1 of 1
Once a part of a discarded beer bottle or milky white jar, the many-hued pieces of glass—some jagged, some worn smooth—come together to form a picture.
A sailboat, some fishermen, even the Bellevue Ferry appear in the art of LouAnn Roberts, pieced together like a mosaic, each shape a small part of a larger puzzle formed deep within LouAnn’s mind.
“I don’t cut any of the pieces,” explains LouAnn. Instead she takes them as she finds them, plays the hand she is dealt, lets the pieces tell her where they want to go. This is a recurring theme in LouAnn’s life—where others see trash, she sees potential; where others see chaos, she sees opportunity.
Born and raised in Indiana and Ohio, LouAnn has always been inspired to create, whether it is music, art, or cakes. At the age of twelve, she served as her church’s organist and would practice for hours within the grand building, the bright stained glass windows leaving a strong impression on her. That image of light shining through the jewel-like colors of the glass stayed with her all the way until 1982, when she moved with her then-husband and two children to the Eastern Shore.
Picking her way through the beaches in Oxford and Bellevue, LouAnn was immediately taken with the vast amounts of beach glass that she found. “Back then, I could collect five or six bags of glass from one beach,” she shared. But like seemingly every endeavor in her life, LouAnn did not take without giving back. “For every bag of sea glass I collected, I also collected a bag of trash to clean up the beach,” she said. “I also made each member of my family collect a bag of garbage for the privilege of fishing; a silly rule that I made up.”
Much like her artwork, LouAnn’s life has often been about picking up broken pieces and reassembling them into a colorful and creative new whole. After many years of marriage came to an end, LouAnn found herself at a shelter. A month later, having exceeded the shelter’s time limit, she found herself staying with friends and ultimately, sleeping in her car.
“The summer was the worst,” she told me, her voice soft as she recalled harder days in the not-too-distant past. To keep herself safe, she kept the doors locked and the windows rolled up, which meant trying to sleep in a stifling hot car. Many times she was awoken by the police, who told her to move along without offering any alternative places to sleep. After nearly a year in this situation, LouAnn was able to get an apartment with the help of a local social service organization and she slowly got back on her feet again.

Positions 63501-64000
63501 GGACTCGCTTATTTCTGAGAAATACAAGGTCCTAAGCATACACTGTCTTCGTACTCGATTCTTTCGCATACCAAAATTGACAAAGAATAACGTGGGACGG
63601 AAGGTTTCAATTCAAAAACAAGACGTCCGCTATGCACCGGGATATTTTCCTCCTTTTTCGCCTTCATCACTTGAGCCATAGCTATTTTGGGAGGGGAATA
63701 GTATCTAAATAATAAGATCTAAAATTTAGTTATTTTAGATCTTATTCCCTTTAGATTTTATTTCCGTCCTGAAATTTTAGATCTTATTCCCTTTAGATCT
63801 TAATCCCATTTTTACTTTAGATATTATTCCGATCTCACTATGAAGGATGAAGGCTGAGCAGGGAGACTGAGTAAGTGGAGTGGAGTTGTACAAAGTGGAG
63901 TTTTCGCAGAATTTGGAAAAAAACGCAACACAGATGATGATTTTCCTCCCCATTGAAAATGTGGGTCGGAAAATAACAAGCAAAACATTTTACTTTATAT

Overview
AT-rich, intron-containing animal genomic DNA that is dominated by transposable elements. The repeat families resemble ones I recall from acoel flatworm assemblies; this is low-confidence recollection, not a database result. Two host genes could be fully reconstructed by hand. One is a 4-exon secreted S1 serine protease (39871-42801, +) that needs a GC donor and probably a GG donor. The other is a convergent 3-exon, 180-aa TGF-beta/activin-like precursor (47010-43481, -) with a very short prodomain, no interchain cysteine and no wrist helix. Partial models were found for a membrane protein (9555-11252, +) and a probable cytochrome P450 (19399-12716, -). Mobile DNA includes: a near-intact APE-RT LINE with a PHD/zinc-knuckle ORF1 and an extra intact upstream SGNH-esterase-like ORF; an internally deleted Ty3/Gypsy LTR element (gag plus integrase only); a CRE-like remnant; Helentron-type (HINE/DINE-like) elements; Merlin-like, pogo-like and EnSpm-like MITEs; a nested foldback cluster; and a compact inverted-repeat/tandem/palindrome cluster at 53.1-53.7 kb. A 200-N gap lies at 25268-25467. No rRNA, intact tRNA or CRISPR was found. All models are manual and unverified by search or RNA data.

Around that time, LouAnn met a special man at church named Lee. Married for six years now, an abiding generosity of spirit defines them both. Before a fire claimed their home, Lee and LouAnn brought in homeless people in need of not only shelter, but a fresh start. Confronting addiction, poverty, and a multitude of obstacles, these individuals found a safe haven in the Roberts home where they were not only given a bed and a roof but also assistance with drivers’ lessons, vehicles, and access to a new life. In this way, LouAnn has come full circle: the once homeless offering solace to those in need of shelter, having an all-too-keen understanding of what it feels like to have nowhere to go.
Of course, those who have seen LouAnn at the Farmers’ Market know she gives back in another big way as well—every Saturday, spring through fall. Beside her display of glass artwork for sale sits a long table covered with craft supplies which LouAnn lovingly prepares every week, spending days planning a specific project, cutting out pieces, and gathering supplies. There children of all ages gather to make crafts--free of charge--while their parents sip coffee and nibble on baked goods from nearby vendors. A tip jar receives voluntary contributions to her cause but most of the money and all of the time and effort come from LouAnn.
Like many of our area residents, LouAnn Roberts leaves her unique mark on her community in many ways, but perhaps most of all through the second chances she has offered to those in need or the way she reaches out to the shy child who feels at home making crafts at her table, colorful sea glass glinting in the background. She is an artist, a musician, a mother, a wife, and a woman with a big heart. She is one of the many faces of the Easton Farmers Market.